St. Stephen’s Basilica is one of Hungary’s most significant tourist attractions and a site you must see when planning your things to do in Budapest. Can you believe it is the third highest building in the country? We’re not huge church goers and there is a back story to this place, but honestly we didn’t listen to much. It was pretty though! You can find out more about it here.
Take a free walking tour
A free walking tour of Budapest is an excellent way to learn about the history. We took a walk with Get Your Guide’s free walking tour where we met at Vörösmarty Tér in central Budapest. (The meeting point was the white lion.) As advertised it is a free tour and guides make their money off of tips. Whatever you feel it is worth, you pay. They are great guides and it doesn’t feel like a free tour at all. They’re working hard for your tips and it’s polite to give them something useful.
As an alternative, try a bike tour of Budapest instead.
One of the coolest things to do in Budapest is to hire a Trabant Car. A chauffeur will drive you around town and let me tell you, when people see you in this car, they are going to wave and laugh and point. This was the big car of choice during the Communist era of Budapest and many people will have fond memories of owning their first Trabant. It’s a tank and it sounds like one. It was known as “The Paper Jaguar” back in the day. Some tours, like this one, will even let you drive the car!
Get around Budapest with a 24, 48 or 72 hour Budapest Card. It also offers free entry to a thermal spa and other discounts. Details here.
Walk along the Chain Bridge
The Budapest Chain Bridge was the first bridge to connect the towns of Buda and Pest. Spanning across the Danube River, this bridge is a thing of beauty. It’s a pleasant stroll across the bridge giving you a view of both sides and down the river. But make sure to walk it at night when the bridge is all lit up. Behind the bridge is Buda Castle another site not to be missed!
Go to a Ruin Pub
Ruin pubs are funky and trendy bars that have popped up in previous abandoned buildings. They’re decorated with old eclectic furniture, ruin pubs are where the hipsters and cool cats hang out, listen to music and have some drinks. This is where you should too!
Eat at the Gundel Restaurant
The Gundel Restaurant dates back to 1894, and is considered one of the pioneers of Hungarian gastronomy. It is the premier traditional restaurant in Budapest and if you want to savour authentic Hungarian cuisine in an historic grand fashion. This is the place to do it.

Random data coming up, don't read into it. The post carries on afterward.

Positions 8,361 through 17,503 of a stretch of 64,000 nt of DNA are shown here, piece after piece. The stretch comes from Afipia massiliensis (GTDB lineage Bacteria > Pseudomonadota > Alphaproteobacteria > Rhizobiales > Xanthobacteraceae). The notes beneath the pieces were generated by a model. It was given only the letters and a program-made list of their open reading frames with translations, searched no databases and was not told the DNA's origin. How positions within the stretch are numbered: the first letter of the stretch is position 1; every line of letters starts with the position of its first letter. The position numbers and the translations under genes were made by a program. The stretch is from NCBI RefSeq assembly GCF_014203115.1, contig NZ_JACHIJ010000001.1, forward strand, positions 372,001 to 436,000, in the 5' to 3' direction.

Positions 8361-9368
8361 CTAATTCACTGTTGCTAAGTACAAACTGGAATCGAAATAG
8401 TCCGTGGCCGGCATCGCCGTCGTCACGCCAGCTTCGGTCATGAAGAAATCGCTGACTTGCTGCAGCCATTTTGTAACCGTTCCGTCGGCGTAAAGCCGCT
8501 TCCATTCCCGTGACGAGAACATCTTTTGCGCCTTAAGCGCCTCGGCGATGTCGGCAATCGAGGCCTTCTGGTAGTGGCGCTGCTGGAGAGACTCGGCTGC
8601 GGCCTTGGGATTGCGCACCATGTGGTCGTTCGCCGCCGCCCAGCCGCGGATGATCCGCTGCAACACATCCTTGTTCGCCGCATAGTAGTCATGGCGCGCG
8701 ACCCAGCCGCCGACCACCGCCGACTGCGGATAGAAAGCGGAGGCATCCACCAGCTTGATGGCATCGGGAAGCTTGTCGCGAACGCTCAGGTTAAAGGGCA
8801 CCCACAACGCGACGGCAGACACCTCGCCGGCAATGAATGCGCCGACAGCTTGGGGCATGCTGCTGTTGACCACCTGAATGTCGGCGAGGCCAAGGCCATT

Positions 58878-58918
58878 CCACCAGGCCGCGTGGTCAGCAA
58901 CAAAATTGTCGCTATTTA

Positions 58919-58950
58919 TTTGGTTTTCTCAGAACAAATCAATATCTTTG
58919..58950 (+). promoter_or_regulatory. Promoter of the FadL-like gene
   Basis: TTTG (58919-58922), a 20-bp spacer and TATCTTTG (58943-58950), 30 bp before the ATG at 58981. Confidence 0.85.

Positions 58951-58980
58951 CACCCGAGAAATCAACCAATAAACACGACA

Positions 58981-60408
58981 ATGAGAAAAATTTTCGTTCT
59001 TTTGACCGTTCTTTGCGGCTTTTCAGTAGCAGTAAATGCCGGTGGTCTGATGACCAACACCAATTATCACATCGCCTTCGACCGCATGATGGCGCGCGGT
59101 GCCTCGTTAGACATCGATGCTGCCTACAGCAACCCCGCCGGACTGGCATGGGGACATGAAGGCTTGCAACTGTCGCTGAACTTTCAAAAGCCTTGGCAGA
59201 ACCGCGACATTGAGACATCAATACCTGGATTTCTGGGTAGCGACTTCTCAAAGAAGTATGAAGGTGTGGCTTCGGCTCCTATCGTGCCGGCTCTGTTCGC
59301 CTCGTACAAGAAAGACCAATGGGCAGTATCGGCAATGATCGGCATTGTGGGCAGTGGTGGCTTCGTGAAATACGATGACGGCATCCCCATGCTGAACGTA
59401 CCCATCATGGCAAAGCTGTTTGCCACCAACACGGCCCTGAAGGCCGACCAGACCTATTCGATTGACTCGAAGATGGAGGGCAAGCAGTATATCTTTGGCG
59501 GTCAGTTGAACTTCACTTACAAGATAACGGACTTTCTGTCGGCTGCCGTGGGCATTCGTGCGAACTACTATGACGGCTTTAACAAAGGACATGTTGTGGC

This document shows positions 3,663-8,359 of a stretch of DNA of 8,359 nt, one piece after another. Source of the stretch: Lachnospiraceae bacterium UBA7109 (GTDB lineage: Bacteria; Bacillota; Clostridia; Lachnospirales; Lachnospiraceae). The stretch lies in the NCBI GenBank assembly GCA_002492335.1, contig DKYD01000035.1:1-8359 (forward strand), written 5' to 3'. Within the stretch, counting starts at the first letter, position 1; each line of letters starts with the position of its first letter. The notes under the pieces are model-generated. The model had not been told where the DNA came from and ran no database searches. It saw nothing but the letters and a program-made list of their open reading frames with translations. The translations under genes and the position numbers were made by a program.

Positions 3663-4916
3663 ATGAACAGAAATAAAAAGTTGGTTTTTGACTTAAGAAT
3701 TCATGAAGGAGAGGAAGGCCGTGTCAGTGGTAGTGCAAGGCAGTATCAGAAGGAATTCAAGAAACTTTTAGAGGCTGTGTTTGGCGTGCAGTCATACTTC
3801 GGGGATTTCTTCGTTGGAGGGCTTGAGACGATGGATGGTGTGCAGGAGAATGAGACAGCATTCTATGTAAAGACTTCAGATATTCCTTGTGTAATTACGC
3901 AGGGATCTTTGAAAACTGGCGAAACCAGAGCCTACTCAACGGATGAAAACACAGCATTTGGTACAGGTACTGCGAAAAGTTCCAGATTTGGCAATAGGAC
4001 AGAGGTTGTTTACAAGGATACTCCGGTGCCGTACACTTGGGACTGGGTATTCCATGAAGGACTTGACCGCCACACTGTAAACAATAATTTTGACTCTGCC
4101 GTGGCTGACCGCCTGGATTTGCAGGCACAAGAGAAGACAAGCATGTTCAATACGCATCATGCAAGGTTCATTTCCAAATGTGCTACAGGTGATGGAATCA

The covered Central Market Hall is an excellent spot to shop for souvenirs and nick naks. From here you can escape the cold in winter and heat in summer and it’s bustling with shops and eateries and a lot of places to buy meat and cheese. It’s the largest indoor market in Budapest. Located right at the river, ships used to sail right into the market back in the day.
Dig a little deeper into the history of the market and Budapest’s food culture with a fun and tasty food tour.
Gellert Hill Liberty Statue
Gellert Hill offers great views of the city and the Danube. There is also a monument paying tribute to the Soviet soldiers who liberated the city from the Nazis. Erected in 1947, it’s a good place to explore just outside the city on the here’s a cave church, old army barracks, the citadel and the Gellert monument to see up there.
Views from Fisherman’s Bastion
Located above Buda Castle, Fisherman’s Bastion is an excellent spot to take in city views. It’s also a great walking destination with a fairytale setting. Seeing Budapest from above is an excellent way to take in the beauty of the city. It’s a unique location with beautiful buildings on either side of the river. It’s no wonder so many people are falling in love with Budapest.
A great way to explore Gellert Hill, Fisherman’s Bastion, Castle Hill, and more is by taking a Budapest sightseeing tour.